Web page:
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New Hotline Tells Moms Which Meds are Safe for Breastfeeding

Have a question about taking a medication while breastfeeding or pregnant? The Infant Risk Center is now open.

Since I had my baby in June, I've had a couple of questions about medications and their effect on breastfeeding. Fortunately I have a copy of Medications and Mothers' Milk, the best resource out there for information on medications and breastfeeding. 

But few mothers have this book, and far too few physicians and pharmacists have it. In fact, one recent study of two large retail pharmacy chains found that "for 75 percent of drugs that are considered unequivocally safe for breastfeeding, pharmacies were inappropriately advising mothers to stop nursing."

There is a online database, LactMed, which can be helpful, but I've found that Medications and Mothers' Milk has more detailed information on a wider range of drugs.

So here's the great news: Now anyone can have access to this gold mine of information. The author of Medications and Mothers' Milk, Dr. Thomas Hale, has opened the Infant Risk Center. The Center, which is associated with Texas Tech University Health Sciences Center at Amarillo and the Laura W. Bush Institute for Women's Health, is now open for calls on medication use during pregnancy and breastfeeding.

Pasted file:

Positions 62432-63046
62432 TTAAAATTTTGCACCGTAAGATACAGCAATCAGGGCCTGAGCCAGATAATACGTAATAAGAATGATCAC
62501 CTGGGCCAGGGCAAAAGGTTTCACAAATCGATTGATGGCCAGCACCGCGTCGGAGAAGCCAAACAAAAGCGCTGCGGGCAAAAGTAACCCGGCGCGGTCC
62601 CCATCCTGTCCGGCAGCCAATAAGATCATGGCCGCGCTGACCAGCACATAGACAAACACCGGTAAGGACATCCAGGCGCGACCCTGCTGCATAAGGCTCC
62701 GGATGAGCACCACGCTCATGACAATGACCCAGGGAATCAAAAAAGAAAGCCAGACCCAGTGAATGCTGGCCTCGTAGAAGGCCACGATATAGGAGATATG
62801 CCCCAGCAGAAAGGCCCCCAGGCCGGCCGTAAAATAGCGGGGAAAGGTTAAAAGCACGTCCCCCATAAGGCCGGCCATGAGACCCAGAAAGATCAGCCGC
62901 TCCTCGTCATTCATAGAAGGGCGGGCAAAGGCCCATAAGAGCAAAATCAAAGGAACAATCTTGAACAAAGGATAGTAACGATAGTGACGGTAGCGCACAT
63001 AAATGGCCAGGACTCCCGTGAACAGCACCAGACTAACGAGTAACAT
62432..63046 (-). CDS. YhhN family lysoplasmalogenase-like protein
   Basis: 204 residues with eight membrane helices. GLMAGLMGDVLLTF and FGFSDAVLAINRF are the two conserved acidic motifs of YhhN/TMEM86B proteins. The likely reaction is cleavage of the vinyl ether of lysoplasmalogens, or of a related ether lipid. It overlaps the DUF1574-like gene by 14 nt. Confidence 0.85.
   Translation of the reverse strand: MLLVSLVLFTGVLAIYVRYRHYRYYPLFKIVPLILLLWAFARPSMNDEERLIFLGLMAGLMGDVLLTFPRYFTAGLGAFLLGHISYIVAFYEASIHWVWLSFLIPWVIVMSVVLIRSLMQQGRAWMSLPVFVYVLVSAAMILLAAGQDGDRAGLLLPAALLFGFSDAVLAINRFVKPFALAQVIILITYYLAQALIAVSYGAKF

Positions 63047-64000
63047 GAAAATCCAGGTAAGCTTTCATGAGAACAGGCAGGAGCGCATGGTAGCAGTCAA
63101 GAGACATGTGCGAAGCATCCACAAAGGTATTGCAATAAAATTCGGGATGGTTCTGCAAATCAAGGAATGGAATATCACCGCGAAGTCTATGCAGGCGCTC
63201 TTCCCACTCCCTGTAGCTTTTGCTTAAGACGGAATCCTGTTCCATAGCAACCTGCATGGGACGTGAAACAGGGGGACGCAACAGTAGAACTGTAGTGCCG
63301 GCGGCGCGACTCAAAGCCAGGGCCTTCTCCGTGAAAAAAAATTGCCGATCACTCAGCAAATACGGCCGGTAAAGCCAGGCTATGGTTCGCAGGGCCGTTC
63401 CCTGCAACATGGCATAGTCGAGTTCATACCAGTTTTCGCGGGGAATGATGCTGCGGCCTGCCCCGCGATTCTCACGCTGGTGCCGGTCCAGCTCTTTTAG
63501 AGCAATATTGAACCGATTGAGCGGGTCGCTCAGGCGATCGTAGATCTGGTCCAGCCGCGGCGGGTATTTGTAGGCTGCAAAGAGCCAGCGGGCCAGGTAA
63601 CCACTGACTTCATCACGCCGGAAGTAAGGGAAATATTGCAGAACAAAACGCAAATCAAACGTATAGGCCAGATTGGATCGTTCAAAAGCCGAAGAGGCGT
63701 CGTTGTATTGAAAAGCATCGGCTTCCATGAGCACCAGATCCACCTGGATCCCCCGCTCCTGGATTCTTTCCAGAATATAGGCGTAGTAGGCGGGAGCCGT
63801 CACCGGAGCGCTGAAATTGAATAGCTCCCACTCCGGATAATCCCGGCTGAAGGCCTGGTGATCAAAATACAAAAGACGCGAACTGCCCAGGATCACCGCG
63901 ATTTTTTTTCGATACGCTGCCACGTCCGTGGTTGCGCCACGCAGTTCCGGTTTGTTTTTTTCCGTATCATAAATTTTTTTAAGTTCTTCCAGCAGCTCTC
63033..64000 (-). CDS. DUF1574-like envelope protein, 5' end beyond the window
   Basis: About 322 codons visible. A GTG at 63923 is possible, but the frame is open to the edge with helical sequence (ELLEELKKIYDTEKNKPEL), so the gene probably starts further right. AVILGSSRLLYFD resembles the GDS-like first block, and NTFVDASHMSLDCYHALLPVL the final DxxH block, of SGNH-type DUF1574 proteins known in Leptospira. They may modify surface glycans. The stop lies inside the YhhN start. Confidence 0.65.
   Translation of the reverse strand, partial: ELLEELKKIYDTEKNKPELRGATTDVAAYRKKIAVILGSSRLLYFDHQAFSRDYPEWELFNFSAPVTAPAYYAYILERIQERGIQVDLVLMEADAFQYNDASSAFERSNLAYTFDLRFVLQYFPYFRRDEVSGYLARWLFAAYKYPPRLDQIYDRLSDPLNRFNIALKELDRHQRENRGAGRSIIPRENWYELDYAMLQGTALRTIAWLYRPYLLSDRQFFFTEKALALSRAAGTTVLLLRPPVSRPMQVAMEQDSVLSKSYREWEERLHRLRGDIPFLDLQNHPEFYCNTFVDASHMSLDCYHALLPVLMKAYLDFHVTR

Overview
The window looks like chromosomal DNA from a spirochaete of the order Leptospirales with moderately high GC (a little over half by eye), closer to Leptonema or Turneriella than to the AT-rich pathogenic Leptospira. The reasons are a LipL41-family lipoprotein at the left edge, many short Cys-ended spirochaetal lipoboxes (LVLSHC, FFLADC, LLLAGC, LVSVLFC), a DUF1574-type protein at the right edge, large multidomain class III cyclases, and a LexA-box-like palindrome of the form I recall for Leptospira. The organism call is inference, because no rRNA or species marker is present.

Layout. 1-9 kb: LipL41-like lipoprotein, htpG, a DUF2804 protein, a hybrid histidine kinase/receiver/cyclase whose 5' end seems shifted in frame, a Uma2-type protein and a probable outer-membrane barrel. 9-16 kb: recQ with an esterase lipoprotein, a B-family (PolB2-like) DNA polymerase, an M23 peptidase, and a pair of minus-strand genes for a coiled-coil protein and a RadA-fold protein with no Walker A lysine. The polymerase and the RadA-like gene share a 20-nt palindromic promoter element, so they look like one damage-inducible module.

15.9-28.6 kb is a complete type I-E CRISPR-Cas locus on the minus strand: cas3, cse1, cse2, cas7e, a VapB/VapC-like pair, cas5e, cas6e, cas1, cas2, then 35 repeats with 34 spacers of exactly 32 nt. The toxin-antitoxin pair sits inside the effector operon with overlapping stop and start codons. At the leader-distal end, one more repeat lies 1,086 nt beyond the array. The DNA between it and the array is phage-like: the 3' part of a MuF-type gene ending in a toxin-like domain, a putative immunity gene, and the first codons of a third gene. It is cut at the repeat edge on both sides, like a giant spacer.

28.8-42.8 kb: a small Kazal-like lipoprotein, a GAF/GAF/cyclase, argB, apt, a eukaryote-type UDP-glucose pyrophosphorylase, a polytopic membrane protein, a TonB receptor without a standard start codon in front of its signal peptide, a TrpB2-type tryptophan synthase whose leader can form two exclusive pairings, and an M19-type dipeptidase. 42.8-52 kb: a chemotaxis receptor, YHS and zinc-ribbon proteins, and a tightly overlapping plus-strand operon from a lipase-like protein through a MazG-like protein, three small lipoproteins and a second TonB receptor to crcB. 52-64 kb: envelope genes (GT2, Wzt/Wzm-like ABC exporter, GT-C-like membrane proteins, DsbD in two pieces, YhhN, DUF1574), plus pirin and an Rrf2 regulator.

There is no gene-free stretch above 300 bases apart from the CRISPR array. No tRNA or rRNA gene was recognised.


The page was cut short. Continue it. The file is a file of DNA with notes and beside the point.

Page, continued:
The goal of the center is to "provide accurate information regarding the risks of exposure to mothers and babies," which will "reduce the number of birth defects as well as create healthy breastfeeding relationships."

The center is now open for calls from Monday through Friday, 8-5 pm Central Time. The number to call is (806) 352-2519.

And if you've always wondered why some medications transfer easily into milk while others don't, here's a great primer on medications and breastfeeding from Dr. Hale. 


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